According to a report released last month by the Department of Health and Human Services Office of Inspector General (OIG), Medicare paid out more than $1.5 billion over a ten-year period to replace cardiac devices that were found to be defective.
The report, entitled “Shortcomings of Device Claims Data Complicate and Potentially Increase Medicare Costs for Recalled and Prematurely Failed Devices,” summarizes a review conducted by the OIG at the decade-old behest of the Centers for Medicare & Medicaid Services (CMS). In the Federal Register, CMS had highlighted its worry regarding Medicare payments for defective medical devices. The agency pointed to the absence of a means for estimating those expenditures, but said that it wished to find a way of looking into them.
The report states that the OIG’s review was conducted with an eye toward meeting two major goals: (1) to explore whether claims data could track government payments for defective (“recalled or prematurely failed”) devices, and (2) to estimate Medicare expenditures for seven different cardiac devices that were recalled by the manufacturer or that had prematurely failed.
How the OIG arrived at its $1.5 billion estimate
The OIG pored over Medicare claims submitted between 2005 and 2014 for all healthcare services rendered to enrollees who had received replacements for any one of seven recalled cardiac devices. From that subset, the auditors created a random sample of 526 claims and then dug deeper, requesting patient medical records to assess whether the reimbursed Medicare claims involved services needed because of a defective device.
As to the first goal of the review, the OIG discovered that Medicare costs associated with recalled or prematurely failed devices could not be tracked via claims data only. (And the OIG recommended that CMS add a field for device-specific information on its claims forms so that the agency could track costs involving defective devices.)
But claims data in conjunction with what the report called “complex and labor-intensive auditing procedures” yielded the $1.5 billion estimate for the government’s cost connected to faulty medical devices. Further, the report states that another $140 million was paid out by Medicare beneficiaries in the form of copayments and deductibles regarding services surrounding these failed devices.
Tens of thousands of patients affected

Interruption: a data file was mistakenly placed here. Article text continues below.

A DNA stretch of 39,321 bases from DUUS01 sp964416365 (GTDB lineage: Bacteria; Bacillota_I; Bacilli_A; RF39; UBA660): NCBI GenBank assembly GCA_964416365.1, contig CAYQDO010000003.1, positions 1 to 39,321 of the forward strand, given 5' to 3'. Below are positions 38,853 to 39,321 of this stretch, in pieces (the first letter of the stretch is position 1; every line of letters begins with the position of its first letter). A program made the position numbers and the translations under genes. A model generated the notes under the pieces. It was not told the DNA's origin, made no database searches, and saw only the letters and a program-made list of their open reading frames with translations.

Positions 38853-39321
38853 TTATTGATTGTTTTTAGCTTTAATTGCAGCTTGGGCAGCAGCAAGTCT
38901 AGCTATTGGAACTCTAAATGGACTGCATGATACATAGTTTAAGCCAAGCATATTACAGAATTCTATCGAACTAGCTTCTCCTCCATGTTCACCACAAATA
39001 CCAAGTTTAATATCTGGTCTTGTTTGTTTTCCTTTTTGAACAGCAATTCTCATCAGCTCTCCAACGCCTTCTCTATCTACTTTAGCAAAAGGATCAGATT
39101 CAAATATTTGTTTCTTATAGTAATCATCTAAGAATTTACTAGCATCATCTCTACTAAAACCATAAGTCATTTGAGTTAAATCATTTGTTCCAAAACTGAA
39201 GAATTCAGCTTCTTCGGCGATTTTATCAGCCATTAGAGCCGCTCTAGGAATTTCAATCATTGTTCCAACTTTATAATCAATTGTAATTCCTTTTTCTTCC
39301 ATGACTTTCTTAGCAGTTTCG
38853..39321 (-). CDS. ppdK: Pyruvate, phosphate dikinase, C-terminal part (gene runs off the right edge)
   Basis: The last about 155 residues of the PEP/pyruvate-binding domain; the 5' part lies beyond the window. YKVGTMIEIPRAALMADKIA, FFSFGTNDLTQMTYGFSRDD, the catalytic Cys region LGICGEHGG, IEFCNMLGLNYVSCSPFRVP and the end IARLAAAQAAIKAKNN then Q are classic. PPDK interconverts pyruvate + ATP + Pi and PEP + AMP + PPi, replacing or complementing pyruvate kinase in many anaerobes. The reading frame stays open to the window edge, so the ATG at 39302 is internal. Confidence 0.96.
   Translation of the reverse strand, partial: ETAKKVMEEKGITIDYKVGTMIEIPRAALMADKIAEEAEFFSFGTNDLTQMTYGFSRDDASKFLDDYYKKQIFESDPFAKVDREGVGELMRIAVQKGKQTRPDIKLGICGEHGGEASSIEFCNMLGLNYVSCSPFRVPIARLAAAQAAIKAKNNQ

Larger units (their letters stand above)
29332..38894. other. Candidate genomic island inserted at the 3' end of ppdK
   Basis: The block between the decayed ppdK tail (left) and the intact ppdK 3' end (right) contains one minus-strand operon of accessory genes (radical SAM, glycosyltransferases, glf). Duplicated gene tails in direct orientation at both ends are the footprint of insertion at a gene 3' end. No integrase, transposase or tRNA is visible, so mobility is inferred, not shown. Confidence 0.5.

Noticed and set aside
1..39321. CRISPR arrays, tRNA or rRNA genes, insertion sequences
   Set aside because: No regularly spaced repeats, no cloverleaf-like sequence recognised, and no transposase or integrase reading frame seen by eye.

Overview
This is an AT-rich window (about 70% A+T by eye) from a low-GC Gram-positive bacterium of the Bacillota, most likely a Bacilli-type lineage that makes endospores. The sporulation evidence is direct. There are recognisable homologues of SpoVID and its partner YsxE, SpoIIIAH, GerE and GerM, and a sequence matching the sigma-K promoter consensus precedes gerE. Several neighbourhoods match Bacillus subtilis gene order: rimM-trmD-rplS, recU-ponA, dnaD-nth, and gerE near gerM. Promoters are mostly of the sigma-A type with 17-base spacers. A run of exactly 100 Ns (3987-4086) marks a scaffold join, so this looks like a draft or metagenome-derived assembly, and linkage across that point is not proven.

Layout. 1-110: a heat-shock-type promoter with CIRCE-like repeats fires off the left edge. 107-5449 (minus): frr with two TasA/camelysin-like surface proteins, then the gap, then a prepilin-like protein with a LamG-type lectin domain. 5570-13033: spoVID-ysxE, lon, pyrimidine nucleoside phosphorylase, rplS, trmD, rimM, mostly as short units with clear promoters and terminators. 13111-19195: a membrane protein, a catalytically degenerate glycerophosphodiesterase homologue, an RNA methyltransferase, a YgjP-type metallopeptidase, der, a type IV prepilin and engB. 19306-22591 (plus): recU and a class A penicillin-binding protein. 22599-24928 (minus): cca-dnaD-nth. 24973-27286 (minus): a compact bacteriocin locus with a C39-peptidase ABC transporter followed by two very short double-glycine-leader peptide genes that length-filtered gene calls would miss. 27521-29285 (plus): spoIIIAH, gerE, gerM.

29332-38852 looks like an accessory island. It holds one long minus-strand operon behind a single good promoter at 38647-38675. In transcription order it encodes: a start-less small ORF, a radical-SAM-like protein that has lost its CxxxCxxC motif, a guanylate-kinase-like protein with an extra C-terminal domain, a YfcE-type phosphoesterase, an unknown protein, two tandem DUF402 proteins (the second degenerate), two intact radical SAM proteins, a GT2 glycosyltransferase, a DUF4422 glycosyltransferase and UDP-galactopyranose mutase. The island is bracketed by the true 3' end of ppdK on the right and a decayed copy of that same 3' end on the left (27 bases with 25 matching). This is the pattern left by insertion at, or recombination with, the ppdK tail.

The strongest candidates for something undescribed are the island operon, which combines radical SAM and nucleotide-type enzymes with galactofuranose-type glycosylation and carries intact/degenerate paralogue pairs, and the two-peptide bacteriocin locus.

Although the OIG’s report does not name the manufacturers of the seven faulty or recalled cardiac devices, it does state that around 73,000 Medicare beneficiaries were impacted, needing to have one of the devices (which include pacemakers and implanted defibrillators) replaced due to a recall, premature failure, infection, or “medically necessary upgrade.” The report did not specify whether patients were harmed as a result.
The report notes that over the past six years, over 200 cardiac devices have been recalled; in the majority of instances, the recalls were voluntarily conducted by the product manufacturers when issues were discovered. According to the report, the recall of medical devices almost doubled in the period from 2003 to 2012.
CMS amenable to OIG’s recommendations
The OIG offers two recommendations in light of the audit: (1) that CMS continue its cooperation with the Accredited Standards Committee X12 to create a field for the Device Identifier (DI) on the next iteration of its claims forms, and (2) that CMS stipulate that hospitals use condition codes 49 or 50 when they submit claims involving the replacement of a recalled or prematurely failed device, regardless of whether or not the replacement device was provided at no cost to Medicare.
The OIG reported that the CMS agreed with the first recommendation and stated that it is already “under consideration.”
Additionally, the CMS agreed with the OIG’s second recommendation, but only “in cases where payment is impacted.”
The OIG holds a broader view of the need to track that information, regardless of whether Medicare had to reach into its wallet, stating that including DI and using the aforementioned condition codes each time a faulty device is involved can “reduce Medicare costs by identifying poorly performing devices more quickly, facilitate device recipients’ chances of receiving timely followup care, and protect beneficiaries from unnecessary costs.”
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